For procurement professionals, coordination with your suppliers is a must. Communication and cooperation with your internal stakeholders are great. But what separates these activities from true collaboration is a sense of shared purpose and mutual benefit. By that definition, true collaboration might look like a supplier offering ideas without being prodded. Or it might look like a sourcing manager going to a line of business leader with a concept for improving a product line—and bringing the category knowledge and spend data to back it up.
Recent research by Oxford Economics shows that most procurement executives and practitioners are in fact observing an increase in collaboration at their own procurement organization. What’s interesting is how this collaboration is taking place, in concrete terms. Over half of the executives and practitioners surveyed say:
- Procurement data is being used strategically across the organization
- Suppliers increasingly contribute new ideas for marketing and product design
- Suppliers are helping us transform our business model
The fact is, collaboration will shape the future of your procurement organization in one way or another. Digitization is your friend in that it can help automate coordination and facilitate communication. But increased efficiency is a dead end if it’s not combined with an imperative to seek profoundly new ways of doing business—and a willingness to deepen your partnerships.
It could require procurement working hand-in-hand with finance, like Verizon does to optimize supply chain financing. It could require a relinquishment of control, as the City of San Francisco demonstrated when it chose to forego a traditional, narrowly defined RFP process in favor of using “problem-solving procurement” to essentially crowdsource a wider range of potential solutions. The common denominator in both of these examples is that collaboration is a goal worth pursuing in its own right, with significant business outcomes like additional revenue, better supply risk management, and competitive advantage.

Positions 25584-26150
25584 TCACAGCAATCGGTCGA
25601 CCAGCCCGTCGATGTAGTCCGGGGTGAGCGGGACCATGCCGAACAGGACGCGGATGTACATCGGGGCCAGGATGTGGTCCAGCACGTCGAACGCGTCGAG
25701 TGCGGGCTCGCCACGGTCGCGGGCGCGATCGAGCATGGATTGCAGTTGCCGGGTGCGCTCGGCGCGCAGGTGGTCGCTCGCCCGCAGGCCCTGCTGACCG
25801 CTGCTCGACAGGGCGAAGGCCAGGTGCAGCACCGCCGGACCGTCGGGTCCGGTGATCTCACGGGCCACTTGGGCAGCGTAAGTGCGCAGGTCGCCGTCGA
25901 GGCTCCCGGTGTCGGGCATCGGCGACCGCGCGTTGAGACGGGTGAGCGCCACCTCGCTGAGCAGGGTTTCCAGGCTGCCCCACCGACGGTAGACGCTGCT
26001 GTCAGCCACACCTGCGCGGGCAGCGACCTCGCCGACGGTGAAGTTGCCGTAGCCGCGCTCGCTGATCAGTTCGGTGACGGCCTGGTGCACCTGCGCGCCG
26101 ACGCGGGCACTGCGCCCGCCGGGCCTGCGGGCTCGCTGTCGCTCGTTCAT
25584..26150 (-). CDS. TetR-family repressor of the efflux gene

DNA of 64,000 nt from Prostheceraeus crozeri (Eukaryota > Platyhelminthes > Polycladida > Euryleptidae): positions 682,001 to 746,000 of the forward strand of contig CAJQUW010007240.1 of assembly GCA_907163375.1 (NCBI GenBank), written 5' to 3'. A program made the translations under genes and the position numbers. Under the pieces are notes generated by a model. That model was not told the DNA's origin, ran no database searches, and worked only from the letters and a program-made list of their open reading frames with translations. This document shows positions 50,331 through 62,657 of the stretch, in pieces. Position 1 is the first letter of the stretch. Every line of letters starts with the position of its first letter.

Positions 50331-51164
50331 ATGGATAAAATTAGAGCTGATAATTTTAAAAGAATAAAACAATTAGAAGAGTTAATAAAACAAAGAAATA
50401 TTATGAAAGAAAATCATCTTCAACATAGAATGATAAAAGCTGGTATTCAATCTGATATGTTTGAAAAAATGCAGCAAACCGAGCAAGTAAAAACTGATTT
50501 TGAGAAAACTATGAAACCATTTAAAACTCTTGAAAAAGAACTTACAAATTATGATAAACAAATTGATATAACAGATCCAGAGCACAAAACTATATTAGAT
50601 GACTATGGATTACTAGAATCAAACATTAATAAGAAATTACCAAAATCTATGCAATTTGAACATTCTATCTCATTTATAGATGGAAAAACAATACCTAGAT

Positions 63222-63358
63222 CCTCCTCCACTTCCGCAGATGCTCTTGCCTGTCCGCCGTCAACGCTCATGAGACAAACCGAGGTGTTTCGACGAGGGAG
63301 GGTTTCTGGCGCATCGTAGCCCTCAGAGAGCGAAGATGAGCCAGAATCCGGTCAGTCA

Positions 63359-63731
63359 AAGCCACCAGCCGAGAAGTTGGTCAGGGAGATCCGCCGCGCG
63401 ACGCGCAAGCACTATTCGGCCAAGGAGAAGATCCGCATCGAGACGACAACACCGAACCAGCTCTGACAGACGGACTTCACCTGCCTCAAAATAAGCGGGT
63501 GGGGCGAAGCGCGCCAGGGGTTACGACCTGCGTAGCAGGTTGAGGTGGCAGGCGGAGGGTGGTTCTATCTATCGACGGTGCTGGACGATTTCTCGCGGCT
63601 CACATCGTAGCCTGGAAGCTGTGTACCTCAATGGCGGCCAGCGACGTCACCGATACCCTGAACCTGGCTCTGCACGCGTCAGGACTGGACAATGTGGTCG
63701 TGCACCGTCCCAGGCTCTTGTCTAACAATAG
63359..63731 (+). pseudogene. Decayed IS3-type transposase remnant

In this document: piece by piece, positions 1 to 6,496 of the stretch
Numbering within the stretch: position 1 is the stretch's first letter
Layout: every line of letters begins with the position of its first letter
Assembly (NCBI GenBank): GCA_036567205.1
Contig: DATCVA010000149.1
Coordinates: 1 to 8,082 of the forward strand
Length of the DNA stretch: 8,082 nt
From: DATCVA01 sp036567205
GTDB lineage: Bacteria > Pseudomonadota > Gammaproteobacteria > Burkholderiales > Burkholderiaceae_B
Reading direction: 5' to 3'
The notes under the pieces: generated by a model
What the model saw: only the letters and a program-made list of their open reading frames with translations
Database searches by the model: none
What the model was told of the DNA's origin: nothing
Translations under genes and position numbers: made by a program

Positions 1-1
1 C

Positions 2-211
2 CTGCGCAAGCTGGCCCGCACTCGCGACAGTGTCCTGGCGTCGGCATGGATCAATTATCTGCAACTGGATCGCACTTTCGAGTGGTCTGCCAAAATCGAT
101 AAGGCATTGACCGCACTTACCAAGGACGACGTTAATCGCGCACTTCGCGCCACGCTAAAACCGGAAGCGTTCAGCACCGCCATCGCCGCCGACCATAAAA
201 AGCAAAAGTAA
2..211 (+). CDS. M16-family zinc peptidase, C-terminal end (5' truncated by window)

The good news is that Oxford’s research indicates procurement is well on its way to embracing true collaboration—not just a glorified version of cooperation. Have a look at the infographic below and see if you come to the same conclusion. And, in the spirit of collaboration, let me know what you think—especially if you have a different take on the topic.